2. Enter the values that you want to modify in the appropriate boxes.
To change the size of a job:
1. Select the Preview & Size tab.
If you want to create an image larger
than your page size, enable Tiling in
the Tiling tab. See the Tiling section of
this chapter for more information.
2. Choose your Maximum Printer Area by clicking the down-arrow
and selecting the size you want. Typically this is the page size
loaded into the printer.
3. Click OK.
4. Change the width, height, or magnification of your image.
When you modify one value, the other values will change to
maintain the image proportions. If you want to lock any value,
click the Lock box next to the value.
Rotating Your Image
Figure 4—Rotate or Flip an Image
Rotating and flipping images can take
several minutes depending on the size
of the file.
You can rotate your image by 90° increments using the Image Setup area
of the Preview and Size tab. To rotate an image, select the rotation you
want to use, and click Apply. You can also flip an image by selecting Flip
Image (see Figure 4).
Tiling Setup Tab
The Tiling Setup tab in Preflight lets you set tiling options. Tiling separates a job into two or more pieces and lets you print an image larger
than your page size or break an image into specific sizes for display or
mounting purposes.
17
Enabling Tiles
To enable tiles, select the Tiling Setup tab, and check the Enable Tiling
option. Activating this option allows you to choose any width for your image. If you disable tiling, Preflight restricts the image to a single tile where
the maximum width is equal to the Maximum Print Area selected for your
job. You can set the tile width and height in the Default Tile area by entering values into the Width and Height fields or using the down arrows.
Printing with Tiles
If tiling is enabled and your output exceeds the maximum print width or
height of your printer, the program will automatically break the image
into tiles. Because each tile is considered a separate piece, you can print
or re-print any tile you want. You can even process tiles individually by
clicking the Rip Tiles Individually checkbox.
To print specific tiles:
1. After enabling and setting up your tiles, click Tile Setup from the
Print tab. This opens the Tiles dialog.
2. Select the tiles you want to print, and click OK (see Figure 5). By
default, all the tiles are selected for printing.
Adjusting Tiles
Figure 5—Tile Dialog
When you choose a print size larger than the maximum page size for
your printer, the image preview displays dotted tile lines inside the image.
You can adjust these lines to create tiles of varying size. Making adjustments to a single tile affects all the tiles in that same row or column.
To create custom tiles:
1. In the Tiling Setup tab, enable Tiles, and click on the tile you
want to adjust.
2. In the Custom Tile area (see Figure 6), enter the new Width and
Height values for the tile. You can also click on the tile line in the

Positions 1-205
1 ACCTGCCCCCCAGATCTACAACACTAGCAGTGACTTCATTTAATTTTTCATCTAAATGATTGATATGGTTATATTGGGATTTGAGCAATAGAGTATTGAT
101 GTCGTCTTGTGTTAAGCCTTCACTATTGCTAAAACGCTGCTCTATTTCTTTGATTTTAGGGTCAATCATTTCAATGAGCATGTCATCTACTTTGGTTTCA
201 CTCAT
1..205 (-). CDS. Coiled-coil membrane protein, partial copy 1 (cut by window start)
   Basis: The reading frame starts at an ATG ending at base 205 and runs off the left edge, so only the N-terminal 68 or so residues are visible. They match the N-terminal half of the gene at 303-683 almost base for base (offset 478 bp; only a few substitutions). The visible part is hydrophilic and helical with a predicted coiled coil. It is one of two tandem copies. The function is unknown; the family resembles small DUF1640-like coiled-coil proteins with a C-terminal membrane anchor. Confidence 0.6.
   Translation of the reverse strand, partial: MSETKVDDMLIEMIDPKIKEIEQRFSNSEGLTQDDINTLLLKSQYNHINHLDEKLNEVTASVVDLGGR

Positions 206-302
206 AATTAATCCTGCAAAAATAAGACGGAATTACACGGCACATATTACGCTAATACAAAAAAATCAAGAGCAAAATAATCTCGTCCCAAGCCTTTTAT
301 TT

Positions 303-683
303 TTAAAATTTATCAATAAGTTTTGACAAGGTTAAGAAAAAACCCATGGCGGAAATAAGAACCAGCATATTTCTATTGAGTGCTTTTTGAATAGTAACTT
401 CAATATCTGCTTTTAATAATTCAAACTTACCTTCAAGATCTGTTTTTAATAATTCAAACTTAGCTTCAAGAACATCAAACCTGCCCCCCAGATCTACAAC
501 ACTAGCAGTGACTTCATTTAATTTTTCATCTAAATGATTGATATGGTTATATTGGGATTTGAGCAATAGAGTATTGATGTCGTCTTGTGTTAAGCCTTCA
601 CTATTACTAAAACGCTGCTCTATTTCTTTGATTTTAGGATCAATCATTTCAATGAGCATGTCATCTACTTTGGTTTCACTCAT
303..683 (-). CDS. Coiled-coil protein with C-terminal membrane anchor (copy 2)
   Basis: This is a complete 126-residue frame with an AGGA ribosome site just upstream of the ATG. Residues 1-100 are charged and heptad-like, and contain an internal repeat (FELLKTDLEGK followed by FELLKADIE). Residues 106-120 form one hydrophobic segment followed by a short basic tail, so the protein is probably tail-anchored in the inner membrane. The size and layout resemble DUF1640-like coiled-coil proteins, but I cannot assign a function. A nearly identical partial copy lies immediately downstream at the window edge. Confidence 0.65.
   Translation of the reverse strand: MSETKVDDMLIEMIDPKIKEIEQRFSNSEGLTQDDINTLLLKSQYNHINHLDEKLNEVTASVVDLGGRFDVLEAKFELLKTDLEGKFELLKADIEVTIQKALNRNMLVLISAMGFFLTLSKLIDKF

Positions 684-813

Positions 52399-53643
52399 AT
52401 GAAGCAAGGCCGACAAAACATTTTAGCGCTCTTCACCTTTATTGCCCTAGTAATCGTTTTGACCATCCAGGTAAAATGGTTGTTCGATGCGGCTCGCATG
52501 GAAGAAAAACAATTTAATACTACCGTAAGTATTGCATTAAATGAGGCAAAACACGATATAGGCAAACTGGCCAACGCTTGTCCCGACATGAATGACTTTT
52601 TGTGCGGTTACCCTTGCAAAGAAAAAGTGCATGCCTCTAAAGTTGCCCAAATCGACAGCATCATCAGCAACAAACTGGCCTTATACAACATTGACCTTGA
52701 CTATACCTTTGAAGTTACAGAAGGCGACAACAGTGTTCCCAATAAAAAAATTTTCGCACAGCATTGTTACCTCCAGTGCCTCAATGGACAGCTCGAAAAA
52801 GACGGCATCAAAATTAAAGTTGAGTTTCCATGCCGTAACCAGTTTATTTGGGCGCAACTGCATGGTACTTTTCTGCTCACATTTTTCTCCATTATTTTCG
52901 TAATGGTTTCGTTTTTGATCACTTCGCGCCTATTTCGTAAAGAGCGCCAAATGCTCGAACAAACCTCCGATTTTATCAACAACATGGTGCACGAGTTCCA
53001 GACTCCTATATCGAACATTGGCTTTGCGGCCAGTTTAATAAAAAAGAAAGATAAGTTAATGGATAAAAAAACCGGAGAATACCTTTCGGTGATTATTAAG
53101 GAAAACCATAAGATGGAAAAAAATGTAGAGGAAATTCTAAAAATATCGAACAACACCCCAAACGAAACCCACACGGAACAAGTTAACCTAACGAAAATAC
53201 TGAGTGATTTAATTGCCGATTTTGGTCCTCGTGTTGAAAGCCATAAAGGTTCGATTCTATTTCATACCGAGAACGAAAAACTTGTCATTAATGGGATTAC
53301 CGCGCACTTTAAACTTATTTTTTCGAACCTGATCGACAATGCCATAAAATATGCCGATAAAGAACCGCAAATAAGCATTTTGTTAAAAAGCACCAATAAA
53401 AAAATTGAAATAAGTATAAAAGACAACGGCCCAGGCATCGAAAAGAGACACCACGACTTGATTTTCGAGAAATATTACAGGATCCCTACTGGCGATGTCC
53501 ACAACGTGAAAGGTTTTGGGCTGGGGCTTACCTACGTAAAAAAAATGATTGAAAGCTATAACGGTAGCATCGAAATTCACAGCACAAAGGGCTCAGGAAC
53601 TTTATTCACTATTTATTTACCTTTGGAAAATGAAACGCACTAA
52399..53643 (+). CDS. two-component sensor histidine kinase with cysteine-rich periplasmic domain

image and drag it to a new location.
If you want to cancel any adjustments, click Reset All Tiles at the bottom of the Tile Setup tab. This restores all tiles to the default values
listed for the Default Tile.
Figure 6—Custom Tile
Remember that changing a tile line affects all the tiles in that row or column.
18
Overlapping Tiles
You can set tiles to overlap between connecting tiles. This adds a repeated portion of the image between the tiles and makes it easier to properly
align the printed tiles.
Preflight—User Guide
Overlap has the following attributes:
• Applies to every tile
• Works the same both vertically and horizontally
• Is applied when the image is printed
• Available only if the image has more than one tile
• Does not affect tile size; tiles are measured from the center of the
overlap to the center of the next overlap.
To set an overlap:
1. In the Tiling Setup tab, select the Overlap option (see Figure 7).
2. Enter the overlap value, or use the up and down arrows to set
your value.
The overlap is divided equally to both sides of the tile. If you set your
overlap to one inch, each inside edge of the tile will print half an inch of
the adjoining tile. Outside edges will have no overlap.
Figure 7—Overlap
Weld Overlap is only available if your
overlap is set to at least half an inch.
Setting Weld Overlap
Welding is the process by which tiles are joined together. This can become difficult if there is ink on the portion of the media you want to
weld because the ink inhibits the adhesive from making a perfect bond.
The Weld Overlap option reserves a small portion of the overlap area as
blank and does not place any ink in this area. This leaves a clean surface
on which to apply the welding adhesive.
You can activate Weld Overlap by selecting the Weld Overlap option in
the Tiling tab.
Color Correction Tab
The Color Correction tab allows you to adjust the color in your image using several tools: Primary Color Levels, Color/Gray Levels, White/Black
Limits, Color Replacement, and Spot Layer. It also allows you to apply
color correction filters and view different color correction options.
Primary Color Levels
The Primary Color Levels tool allows you to modify the amount of saturation each primary color channel uses. You can access this tool by clicking Tools in the Color Correction tab and then selecting Primary Color